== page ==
Categories
neurotransmitter

Tamagotchi game

Fleur has a tablet which I let her use under supervision. Instead of just watching movies or shows, I introduced her to a couple games.

One, My Baby Unicorn, has the use care for a unicorn. Basically a graphically intense Tamagotchi. At this age, Fleur doesn’t understand the need to keep each of the needs from reaching empty.

Still, the dopamine rush gets her excited to do the various things. I can see supervision is going to be important for decades to come. Without it, she may become as addicted as I am. So, I will try to set limits that will help her learn discipline.

Categories
communication Evolution Parenting

Fairness

Fleur went through a fairness phase. It especially escalated around age two where she would express displeasure about unfair treatment. I have no doubt her like and dislike of daycare adults is based on her perception of their being fair. She is getting better about expressing that position. But, I would agree she has been evaluating this since around a year old.

The results suggest that toddlers reward those who are acting fairly, adding to the evidence that very young children have a strong sense of what is “right” or normative. But, interestingly, these kids don’t seem to punish those who have been unfair (in fact, the researchers suggest that the children instead tended to avoid making responses towards unfair distributors, as they touched the screen fewer times overall after seeing those who acted unfairly).

At Just 16 Months Old, Toddlers Will Reward Someone For Acting Fairly

Lots of ideas about evolution suggest the human brain is geared towards communication. However, I would suggest that brain power is about evaluating fairness. People suck at mathematics and logic until it deals with fairness for themselves. Communication is also about fairness in that we talk and write to establish common ideas upon which to make judgements.

Categories
Evolution

Cat reacts to baby crying

I found a Facebook memory about Fleur:

Changed Fleur. As I carried her down the hall, Luna attacked my calf. Fleur was wailing at the time. It reminded me of my childhood cat doing something similar to my mother.

It made me think of how cats learned to manipulate us with their meow by making it sound like human babies. We are very much attuned to our offspring. So, it was brilliant for felines to leverage this against us.

Of course, over usage of the baby crying range by our cats drives my wife crazy.

Categories
anatomy

Pavlovian potty

I made the mistake of taking Fleur to the store so now she wants to go there all the time. But, additionally, as soon as we walk in the door, she tells me, “I have to go potty.”

Without fail. Without remorse. Every time.

It feels like Classical Conditioning. Something about entering a store is like Pavlov’s bell. It triggers the need to go. So she tells me and we go. Thankfully in most cases we have been, the restrooms are close to the door. Stimulus is the entrance. Response is the need to urinate.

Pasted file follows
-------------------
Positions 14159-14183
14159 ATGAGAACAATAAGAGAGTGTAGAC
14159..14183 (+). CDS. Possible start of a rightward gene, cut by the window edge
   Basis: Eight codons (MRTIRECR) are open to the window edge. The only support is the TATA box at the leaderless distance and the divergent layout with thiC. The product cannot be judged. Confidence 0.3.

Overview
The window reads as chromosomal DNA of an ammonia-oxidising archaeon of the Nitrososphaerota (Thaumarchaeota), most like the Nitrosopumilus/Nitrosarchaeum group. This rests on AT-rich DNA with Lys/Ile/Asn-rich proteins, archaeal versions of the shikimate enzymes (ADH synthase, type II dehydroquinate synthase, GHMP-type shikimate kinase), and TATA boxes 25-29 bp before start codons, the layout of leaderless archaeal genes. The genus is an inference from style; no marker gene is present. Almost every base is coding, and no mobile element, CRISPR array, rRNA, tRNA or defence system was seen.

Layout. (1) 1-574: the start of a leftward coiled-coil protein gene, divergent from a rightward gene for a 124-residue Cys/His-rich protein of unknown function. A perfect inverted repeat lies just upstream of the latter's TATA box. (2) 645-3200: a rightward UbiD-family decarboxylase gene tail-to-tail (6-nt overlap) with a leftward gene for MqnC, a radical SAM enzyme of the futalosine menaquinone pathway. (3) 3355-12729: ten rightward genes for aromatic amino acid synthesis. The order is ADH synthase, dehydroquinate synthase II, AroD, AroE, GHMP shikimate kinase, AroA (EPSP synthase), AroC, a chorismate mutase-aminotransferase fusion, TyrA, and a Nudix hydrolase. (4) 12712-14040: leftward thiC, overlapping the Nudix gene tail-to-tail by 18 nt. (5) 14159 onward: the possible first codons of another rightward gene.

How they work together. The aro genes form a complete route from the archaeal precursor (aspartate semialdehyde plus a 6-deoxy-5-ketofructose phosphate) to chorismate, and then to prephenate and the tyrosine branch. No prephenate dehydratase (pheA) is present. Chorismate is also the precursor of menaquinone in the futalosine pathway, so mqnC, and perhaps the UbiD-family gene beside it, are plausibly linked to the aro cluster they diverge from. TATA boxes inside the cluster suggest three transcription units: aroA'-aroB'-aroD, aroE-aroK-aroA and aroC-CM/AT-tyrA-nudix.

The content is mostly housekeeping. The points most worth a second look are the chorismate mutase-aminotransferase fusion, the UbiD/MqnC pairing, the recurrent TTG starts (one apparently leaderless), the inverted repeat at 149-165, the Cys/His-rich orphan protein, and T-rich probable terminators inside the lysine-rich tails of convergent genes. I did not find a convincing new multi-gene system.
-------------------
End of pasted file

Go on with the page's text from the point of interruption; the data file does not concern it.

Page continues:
So far we are seven for seven. I need more data. But, I am not willing to get more exposure for the sake of science.

Categories
anatomy science

Impractical Science

Something that irks me is the notion that the only science worthy of being conducted is that which has a direct practical application. I think if humans were omniscient enough to know what is useful, then we really would be past doing science.

Photo by Roxanne Shewchuk on Pexels.com

The case which prompted this post: the reconstruction of a mummy larynx. True, it doesn’t directly help a living person. Plenty of people damage theirs in car accidents, falls, etc. By acquiring an 3D image of the person’s and building a replica, we could replace lost ones. And the person could have their same voice. Voice is part of identity given we recognize others by the sound of theirs. Mechanical replacements that sound inhuman are like wheelchairs: approximation, but the user still loses a lot.

Science and technology are collaborative endeavors. Others replicate a finding. They take an idea and do something similar but different to see if there were hidden variables that change the finding. Or, produce a product from the idea.

Too much focus on practical science is what led us to the Replication Crisis in psychology. People needing a useful result, meant not enough people replicating experiments to see if the results held. Mythical results went years without anyone publishing they were bunk.

Categories
Evolution Parenting

Evolution makes us think our kid is adorable

Children are wired to seek protection from adults around them. Being born years before their ability to survive on the savannah, they need us to keep them safe from the dangers around them. And being adorable is how they ensure we will do so.

It is not vanity making us think our child is the cutest of all. Adults who find their offspring adorable spend more time aware of them and keeping them out of danger to survive to produce descendants. It is an evolutionary hack of our brains.

Of course, even knowing all this, I think my own is still the most adorable of all. Cognitive dissonance tells me so.